Kauai B&B Flower Call +1 (808) 652-8071
Posts by Category
Search Our Blog
About Our Blog

Planning a visit to Kauai? We regularly add news and information about events, activities, and places to see on The Garden Isle.

About The Author

Sheila Heathcote has lived in Hawaii since 1986. She's a published author on the topic of Kauai and the owner of Hale O Nanakai Bed & Breakfast.

« Winter in the Paradise: Subtle, delightful seasonal changes | Main | Mele Kalikimaka! Merry Christmas to all! »

Vog: Bad Air from a Beautiful Volcano

Notice a slight sulphuric tang to the air when the Tradewinds cease? A tickle in the throat, a runny nose? 

 It doesn’t happen often – thank goodness – but “vog” is a form of air pollution that results when sulfur dioxide and other gases and particles emitted by an erupting volcano react with oxygen and moisture in the presence of sunlight. 

The reason you are feeling vog some 400 miles distant from the actual eruption on the Big Island, is because of the wind pattern. 

Accounting for 70% of all winds in Hawaii, trade winds are the most common winds over Hawaiian waters. Tradewinds come from the direction of Alaska -- NE to ENE -- and are Hawaii’s natural air conditioning. 

When we don’t have Tradewinds, the wind pattern shifts to a southerly flow. Kona, a resort town on the leeward side of Hawaii's Big Island, is a Hawaiian term for winds that come from the SW or SSW -- the opposite direction of trade winds. 

Since the Kilauea volcano on Hawaii’s Big Island began erupting in 1983, Kona winds can bring vog up the island chain. This makes visibility poor and causes eye and respiratory irritation. Headaches, watery eyes, sore throat, breathing difficulties (including inducing asthma attacks) and flu-like symptoms are commonly reported. These effects are especially pronounced in people with respiratory conditions and children.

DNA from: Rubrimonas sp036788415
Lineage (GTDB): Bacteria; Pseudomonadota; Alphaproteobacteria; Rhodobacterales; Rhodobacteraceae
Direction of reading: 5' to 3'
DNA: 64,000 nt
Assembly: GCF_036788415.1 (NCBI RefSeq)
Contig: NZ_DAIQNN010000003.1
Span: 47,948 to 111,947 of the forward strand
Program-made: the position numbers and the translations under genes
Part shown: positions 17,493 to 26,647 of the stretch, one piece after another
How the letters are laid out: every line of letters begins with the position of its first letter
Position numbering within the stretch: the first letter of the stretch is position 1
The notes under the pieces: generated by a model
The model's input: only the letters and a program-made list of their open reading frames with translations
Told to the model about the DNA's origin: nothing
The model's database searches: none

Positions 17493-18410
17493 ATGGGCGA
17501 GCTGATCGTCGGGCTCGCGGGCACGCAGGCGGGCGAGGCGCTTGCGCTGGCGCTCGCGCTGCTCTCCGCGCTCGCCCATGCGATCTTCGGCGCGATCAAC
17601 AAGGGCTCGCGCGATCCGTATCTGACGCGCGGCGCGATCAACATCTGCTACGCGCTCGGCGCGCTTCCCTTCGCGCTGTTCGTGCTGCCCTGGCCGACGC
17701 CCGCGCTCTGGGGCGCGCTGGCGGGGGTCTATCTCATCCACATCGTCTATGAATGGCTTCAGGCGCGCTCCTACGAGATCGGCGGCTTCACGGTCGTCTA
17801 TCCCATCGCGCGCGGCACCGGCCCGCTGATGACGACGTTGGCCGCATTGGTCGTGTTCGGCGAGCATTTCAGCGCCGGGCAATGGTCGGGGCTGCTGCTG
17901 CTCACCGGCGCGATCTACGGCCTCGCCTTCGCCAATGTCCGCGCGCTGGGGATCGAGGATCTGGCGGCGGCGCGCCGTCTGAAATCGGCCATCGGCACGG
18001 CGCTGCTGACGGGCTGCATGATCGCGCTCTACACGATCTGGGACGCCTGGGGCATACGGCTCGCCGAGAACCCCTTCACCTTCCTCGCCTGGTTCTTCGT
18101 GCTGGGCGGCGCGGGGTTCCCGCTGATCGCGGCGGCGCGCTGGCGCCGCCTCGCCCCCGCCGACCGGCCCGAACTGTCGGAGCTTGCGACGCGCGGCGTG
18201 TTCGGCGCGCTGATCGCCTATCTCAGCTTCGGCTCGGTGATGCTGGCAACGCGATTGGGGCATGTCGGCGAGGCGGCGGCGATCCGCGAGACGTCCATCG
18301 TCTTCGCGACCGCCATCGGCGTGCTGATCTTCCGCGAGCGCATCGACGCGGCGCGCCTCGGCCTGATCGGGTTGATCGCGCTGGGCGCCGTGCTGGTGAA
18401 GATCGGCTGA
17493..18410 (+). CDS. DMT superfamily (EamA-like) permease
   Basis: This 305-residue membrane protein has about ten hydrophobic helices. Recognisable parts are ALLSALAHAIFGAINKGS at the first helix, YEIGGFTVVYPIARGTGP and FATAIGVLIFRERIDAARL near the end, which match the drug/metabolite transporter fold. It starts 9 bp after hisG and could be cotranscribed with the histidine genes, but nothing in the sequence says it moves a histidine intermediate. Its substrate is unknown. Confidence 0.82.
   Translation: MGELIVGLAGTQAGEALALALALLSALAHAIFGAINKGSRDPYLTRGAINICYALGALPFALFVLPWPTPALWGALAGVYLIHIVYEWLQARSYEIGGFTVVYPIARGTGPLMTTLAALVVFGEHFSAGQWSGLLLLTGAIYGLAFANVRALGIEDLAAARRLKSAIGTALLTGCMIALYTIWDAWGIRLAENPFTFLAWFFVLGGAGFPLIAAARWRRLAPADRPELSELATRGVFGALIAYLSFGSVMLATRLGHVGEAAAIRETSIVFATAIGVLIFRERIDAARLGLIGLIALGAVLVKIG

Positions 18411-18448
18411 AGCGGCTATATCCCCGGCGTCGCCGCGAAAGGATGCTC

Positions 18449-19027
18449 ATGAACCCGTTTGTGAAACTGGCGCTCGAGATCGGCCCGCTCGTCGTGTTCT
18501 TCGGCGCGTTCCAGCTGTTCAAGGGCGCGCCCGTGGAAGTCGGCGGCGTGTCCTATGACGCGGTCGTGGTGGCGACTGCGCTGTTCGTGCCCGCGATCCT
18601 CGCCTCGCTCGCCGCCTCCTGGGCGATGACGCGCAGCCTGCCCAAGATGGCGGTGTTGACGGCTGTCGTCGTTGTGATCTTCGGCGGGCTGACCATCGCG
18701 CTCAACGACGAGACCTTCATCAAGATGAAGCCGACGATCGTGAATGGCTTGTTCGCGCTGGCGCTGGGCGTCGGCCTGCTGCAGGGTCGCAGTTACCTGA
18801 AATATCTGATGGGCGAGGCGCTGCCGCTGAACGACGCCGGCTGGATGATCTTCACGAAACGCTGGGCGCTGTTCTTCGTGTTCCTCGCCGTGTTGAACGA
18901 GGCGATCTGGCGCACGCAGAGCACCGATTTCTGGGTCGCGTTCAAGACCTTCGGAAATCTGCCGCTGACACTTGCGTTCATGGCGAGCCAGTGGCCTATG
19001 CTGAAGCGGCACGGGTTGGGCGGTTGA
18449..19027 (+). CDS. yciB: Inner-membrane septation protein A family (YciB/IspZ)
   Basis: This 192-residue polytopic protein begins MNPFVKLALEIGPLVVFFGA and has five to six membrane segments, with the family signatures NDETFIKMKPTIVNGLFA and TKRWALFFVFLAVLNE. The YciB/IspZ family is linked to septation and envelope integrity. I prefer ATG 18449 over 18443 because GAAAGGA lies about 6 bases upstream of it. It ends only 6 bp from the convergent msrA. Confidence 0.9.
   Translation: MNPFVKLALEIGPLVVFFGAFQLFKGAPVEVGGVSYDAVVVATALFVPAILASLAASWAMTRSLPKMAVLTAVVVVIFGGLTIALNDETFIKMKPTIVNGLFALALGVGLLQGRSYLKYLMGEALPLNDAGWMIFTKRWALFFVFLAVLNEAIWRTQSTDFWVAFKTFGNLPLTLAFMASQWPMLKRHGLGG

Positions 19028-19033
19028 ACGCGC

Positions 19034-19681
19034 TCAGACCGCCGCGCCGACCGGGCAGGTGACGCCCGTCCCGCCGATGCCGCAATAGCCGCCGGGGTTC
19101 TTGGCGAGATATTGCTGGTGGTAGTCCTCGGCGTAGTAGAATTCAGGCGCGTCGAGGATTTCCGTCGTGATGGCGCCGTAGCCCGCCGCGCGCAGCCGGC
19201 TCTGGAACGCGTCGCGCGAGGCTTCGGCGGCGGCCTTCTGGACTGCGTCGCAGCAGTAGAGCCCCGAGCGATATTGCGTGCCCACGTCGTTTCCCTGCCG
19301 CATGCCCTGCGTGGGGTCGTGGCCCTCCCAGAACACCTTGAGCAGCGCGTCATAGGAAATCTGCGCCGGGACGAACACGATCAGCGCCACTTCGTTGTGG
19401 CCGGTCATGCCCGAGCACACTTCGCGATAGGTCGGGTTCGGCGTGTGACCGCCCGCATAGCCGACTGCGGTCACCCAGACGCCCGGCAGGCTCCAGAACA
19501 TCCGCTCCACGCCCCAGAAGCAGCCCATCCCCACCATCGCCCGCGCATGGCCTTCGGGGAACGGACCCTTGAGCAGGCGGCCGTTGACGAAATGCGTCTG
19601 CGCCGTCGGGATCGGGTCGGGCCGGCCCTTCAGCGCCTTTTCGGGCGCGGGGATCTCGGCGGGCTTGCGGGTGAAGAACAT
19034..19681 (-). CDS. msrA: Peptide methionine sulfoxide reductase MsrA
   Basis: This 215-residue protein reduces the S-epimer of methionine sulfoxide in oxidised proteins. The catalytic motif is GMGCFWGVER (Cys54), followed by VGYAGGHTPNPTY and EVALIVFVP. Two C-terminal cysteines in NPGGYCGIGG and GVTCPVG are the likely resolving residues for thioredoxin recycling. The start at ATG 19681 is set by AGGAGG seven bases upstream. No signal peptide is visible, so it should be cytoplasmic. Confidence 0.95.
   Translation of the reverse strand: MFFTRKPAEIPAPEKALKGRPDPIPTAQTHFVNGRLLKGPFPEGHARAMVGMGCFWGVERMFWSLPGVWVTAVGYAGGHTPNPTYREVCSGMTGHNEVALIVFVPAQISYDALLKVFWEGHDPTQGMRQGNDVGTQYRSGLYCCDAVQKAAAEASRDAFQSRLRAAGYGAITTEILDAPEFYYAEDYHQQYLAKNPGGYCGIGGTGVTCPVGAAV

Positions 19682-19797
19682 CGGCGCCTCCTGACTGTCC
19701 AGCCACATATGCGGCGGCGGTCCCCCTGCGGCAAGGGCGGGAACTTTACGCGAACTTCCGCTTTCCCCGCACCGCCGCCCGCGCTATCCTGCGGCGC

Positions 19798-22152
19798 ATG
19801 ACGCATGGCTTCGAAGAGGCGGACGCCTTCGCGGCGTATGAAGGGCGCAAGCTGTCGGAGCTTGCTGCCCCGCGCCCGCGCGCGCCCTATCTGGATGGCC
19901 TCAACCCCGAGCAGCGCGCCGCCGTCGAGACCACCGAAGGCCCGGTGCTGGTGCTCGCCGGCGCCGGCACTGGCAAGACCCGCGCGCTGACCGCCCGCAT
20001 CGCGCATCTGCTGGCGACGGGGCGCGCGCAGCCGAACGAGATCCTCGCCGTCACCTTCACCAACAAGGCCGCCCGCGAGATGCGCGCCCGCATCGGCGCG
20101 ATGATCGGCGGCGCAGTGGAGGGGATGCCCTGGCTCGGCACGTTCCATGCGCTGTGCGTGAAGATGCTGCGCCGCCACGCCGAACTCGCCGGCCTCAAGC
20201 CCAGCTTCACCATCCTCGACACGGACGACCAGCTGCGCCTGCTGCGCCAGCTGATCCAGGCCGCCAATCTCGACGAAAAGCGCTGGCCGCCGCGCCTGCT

On the Big Island, the gas plumes of Kilauea rise up from three locations: Halemaʻumaʻu Crater, Puʻu ʻŌʻō vent, and from along the coastline where lava flows from the East Rift zone enter the ocean. The plumes create a blanket of vog that can envelop the island.

Prolonged periods of southerly Kona winds can affect islands across the entire state as well.  Lucky we live Kauai! By the time the vog reaches other islands, the sulfur dioxide has largely dissipated, leaving behind ash, smoke, sulfates, and ammonia.

Kona, or vog producing conditions are most prevalent in winter months when cold front move through. These months include October through March. 


Plumes of vog from Big Island volcanic eruptions as seen and photographed from the Space Shuttle "Atlantis".

Please see http://www.konaweb.com/vog/index.shtml